In a recent posting about the nettlesome problem of park/parking for the central waterfront, it was stated that “Unfortunately, unlike the statue of George Washington, there are no obvious or easy answers to this controversy.” I agree with half of this statement - I agree that there is no obvious answer to the controversy.
Several recent mayors have attempted to get obvious solutions accepted and have failed, badly. I can only hope that the current mayor will also fail to gain acceptance for the obvious solution he is promoting - if he succeeds I can only imagine the comments of residents ten years from now on how extraordinarily foolish people were to place a parking lot in a beautiful waterfront location that will by then be at the middle of massive waterfront development that will span from the Gillis Bridge (Rt. 1) almost to Joppa Park.
People scoffed (with some justification) about the recently proposed Green Street location making downtown Newburyport look like Haverhill. However, making a parking lot the centerpiece of an otherwise beautiful downtown is so utterly lacking in vision as to beggar the imagination.
Fortunately, there may just be a relatively easy solution. It entails moving beyond a one-size-fits-all solution like a new large central parking lot/garage, and breaking to parking problem into pieces.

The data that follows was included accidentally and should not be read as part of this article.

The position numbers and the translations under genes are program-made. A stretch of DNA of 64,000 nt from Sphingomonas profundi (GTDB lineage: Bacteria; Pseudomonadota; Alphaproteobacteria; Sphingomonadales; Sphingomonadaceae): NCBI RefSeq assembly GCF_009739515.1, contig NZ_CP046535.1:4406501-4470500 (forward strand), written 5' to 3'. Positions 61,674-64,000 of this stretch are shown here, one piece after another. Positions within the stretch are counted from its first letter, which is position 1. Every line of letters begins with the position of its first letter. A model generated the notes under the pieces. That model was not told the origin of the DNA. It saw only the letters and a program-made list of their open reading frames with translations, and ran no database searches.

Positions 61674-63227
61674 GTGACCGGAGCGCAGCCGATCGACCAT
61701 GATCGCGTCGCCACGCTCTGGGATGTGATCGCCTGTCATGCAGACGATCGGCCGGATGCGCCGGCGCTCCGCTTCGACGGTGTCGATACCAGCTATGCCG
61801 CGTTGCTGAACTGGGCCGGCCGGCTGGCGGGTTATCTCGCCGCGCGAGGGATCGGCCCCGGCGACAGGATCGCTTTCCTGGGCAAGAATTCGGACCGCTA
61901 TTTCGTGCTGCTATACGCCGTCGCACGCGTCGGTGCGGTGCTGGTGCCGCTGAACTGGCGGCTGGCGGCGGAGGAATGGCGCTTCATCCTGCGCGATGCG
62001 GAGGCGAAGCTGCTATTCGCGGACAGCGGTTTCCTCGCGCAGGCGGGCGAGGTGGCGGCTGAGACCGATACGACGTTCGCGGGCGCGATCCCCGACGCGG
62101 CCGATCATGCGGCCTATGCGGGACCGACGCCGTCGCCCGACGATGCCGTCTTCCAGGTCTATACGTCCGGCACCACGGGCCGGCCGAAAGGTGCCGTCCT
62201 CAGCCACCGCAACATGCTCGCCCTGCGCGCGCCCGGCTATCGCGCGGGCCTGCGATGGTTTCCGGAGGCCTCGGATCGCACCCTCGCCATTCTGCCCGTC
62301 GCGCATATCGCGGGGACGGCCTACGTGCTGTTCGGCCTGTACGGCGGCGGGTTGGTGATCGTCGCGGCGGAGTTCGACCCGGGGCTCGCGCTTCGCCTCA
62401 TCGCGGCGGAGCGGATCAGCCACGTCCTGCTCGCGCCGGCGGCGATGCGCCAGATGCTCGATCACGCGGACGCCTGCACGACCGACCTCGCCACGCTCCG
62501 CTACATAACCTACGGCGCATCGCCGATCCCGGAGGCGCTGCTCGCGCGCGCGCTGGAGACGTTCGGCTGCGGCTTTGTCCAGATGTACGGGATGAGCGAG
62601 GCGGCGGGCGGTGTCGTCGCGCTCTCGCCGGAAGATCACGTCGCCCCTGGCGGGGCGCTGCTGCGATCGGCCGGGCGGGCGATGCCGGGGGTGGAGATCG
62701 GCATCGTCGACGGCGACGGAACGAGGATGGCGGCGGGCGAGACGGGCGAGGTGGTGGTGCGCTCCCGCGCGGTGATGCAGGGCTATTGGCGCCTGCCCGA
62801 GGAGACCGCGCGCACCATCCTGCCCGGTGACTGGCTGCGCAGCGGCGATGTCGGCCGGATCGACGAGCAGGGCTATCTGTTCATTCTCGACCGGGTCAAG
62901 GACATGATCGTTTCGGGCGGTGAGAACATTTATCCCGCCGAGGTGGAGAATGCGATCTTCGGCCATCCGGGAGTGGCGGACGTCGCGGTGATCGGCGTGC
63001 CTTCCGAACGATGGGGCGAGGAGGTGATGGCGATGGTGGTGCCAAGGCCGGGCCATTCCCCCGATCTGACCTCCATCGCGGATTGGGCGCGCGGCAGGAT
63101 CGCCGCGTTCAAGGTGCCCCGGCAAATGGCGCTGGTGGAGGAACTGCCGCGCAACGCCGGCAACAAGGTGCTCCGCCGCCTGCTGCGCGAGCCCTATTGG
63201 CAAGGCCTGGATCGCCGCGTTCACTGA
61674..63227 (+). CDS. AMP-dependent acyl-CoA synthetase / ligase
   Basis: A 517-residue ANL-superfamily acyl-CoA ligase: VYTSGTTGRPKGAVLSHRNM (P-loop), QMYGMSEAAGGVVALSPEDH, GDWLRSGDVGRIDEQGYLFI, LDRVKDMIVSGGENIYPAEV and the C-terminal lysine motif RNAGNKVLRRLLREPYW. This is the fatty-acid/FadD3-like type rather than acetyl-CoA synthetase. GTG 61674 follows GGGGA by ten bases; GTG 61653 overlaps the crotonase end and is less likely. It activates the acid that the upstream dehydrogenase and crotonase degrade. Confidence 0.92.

First off, the city government must come to understand that a very large number of parking spaces in the downtown are used only rarely - the best data indicates that except for 2 days a year, there are approximately 200 unused spaces (although personally I think it may be a bit fewer). These 200 spaces alone would make it possible to greatly expand the waterfront park. This would leave the city short 200 more spaces for massive concerts and for the Yankee Homecoming parade day, but it is beyond foolish to preserve parking spaces that are used only twice a year.
Next, the best data indicate that there are over 200 people who work downtown who park illegally every day. I believe that a solution should be found for these parkers.
I feel that the most likely solution is to find places to shoehorn in dedicated parking spaces for these parkers here and there. In my walking about in the downtown, I have come to believe that this is very doable (I am happy to share these ideas with anyone who is interested).
Now, my math says that this totals in the 400 parking space ballpark - just what the doctor ordered for a really great waterfront park.
This leaves one problem unsolved - parking for major events. For these few days, I would suggest that we explore shuttle service with MVRTA or other interested parties. Between large lots at the train station, along Storey Ave, Merrimack St. and elsewhere, I believe that on these days it should not only be possible, it should be easy to intercept cars on their way to downtown and shuttle their passengers in from there.
The numbers work. Getting this solution would take some time and money, but for what I believe would be small money, we can have plenty of parking when and where we need it plus a great central park.
Plus, 10 years from now we will not have to look back with profound regret at what we have permitted to befall a downtown that could have been great, but instead is put to shame by nice places like Haverhill.
Jim Stiles, Newburyport